Mediation is a process whereby parties to a matrimonial dispute, either with the assistance of lawyers, or on their own, can work with a family lawyer having alternative dispute resolution skills and special training to resolve any matrimonial issues. The process is confidential and any agreements reached are subject to the parties having an opportunity to obtain independent legal advice. Mediation permits parties to negotiate their own agreement suited to the unique needs of their family when a relationship comes to an end.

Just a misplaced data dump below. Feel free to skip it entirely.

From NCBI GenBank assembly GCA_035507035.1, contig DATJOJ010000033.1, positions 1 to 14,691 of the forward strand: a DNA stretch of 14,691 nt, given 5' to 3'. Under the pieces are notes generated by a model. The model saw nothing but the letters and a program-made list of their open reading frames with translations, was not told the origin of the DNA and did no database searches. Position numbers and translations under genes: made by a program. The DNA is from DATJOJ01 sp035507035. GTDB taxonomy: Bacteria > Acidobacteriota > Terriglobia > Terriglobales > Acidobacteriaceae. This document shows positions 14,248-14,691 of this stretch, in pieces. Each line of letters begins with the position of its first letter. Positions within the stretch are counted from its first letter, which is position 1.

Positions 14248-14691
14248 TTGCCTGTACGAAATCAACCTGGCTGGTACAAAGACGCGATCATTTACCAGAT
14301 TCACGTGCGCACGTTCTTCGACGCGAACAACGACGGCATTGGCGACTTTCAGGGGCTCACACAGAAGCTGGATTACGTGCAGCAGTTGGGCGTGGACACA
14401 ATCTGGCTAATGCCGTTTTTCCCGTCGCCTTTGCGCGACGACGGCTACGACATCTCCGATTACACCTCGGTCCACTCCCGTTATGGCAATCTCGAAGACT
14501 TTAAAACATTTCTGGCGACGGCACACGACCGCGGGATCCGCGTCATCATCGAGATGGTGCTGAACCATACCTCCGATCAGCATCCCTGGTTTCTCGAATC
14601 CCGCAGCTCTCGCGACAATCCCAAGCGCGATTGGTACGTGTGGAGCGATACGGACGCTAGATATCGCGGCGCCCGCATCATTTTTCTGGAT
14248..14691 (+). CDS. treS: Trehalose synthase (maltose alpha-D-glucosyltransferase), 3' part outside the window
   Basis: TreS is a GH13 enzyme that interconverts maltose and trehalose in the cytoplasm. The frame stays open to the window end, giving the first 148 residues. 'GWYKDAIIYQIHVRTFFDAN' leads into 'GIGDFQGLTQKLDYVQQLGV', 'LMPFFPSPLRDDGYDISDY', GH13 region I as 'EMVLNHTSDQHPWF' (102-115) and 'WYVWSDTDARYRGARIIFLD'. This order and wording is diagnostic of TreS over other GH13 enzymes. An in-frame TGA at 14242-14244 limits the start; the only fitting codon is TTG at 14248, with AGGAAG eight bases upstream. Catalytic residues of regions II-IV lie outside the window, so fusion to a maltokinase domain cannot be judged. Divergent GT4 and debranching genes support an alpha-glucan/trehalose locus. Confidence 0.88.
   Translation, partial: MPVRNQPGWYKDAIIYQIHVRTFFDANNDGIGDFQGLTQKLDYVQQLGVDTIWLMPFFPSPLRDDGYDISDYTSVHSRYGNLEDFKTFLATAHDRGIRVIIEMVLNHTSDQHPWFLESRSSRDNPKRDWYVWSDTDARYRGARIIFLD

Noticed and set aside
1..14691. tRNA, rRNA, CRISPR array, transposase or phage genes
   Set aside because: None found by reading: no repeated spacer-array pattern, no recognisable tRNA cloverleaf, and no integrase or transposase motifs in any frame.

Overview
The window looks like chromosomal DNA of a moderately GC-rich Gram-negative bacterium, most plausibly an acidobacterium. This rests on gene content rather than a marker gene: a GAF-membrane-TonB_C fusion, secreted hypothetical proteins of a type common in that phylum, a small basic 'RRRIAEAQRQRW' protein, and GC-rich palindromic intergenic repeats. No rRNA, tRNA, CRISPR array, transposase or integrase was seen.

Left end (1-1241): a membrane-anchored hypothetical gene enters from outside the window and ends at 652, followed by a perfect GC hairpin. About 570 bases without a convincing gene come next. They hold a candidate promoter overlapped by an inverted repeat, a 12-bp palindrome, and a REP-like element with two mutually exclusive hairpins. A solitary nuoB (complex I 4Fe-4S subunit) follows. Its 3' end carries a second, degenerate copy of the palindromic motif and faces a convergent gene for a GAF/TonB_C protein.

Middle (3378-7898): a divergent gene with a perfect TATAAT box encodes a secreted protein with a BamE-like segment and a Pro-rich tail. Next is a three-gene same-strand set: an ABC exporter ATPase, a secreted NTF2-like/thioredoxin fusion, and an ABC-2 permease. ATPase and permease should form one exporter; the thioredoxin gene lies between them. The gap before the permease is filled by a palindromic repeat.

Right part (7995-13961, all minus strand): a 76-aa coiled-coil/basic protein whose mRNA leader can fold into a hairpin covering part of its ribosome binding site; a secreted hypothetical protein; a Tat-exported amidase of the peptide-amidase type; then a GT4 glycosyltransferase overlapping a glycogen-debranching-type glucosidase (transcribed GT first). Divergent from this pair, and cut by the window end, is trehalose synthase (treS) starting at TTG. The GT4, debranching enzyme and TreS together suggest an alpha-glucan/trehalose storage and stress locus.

Likely to become more popular as access to the court system becomes increasingly challenging both from cost and availability perspectives, arbitration offers an option for parties to seek a written decision from a knowledgeable and trained lawyer acting as arbitrator. Subject to conditions set out in the new Arbitration Act of British Columbia, (and limitations on finality where children are involved), the awards are final and binding on the parties. The arbitration process can be tailored to the unique needs of each family. It can be narrow and focused on one issue or on all issues arising out of a matrimonial dispute. The process can involve anything from short written submissions to lengthy presentation of oral evidence under oath and complex written legal arguments. Whether or not parties have lawyers involved, is up to the parties themselves. Arbitration can provide cost effective and timely resolution to matrimonial disputes.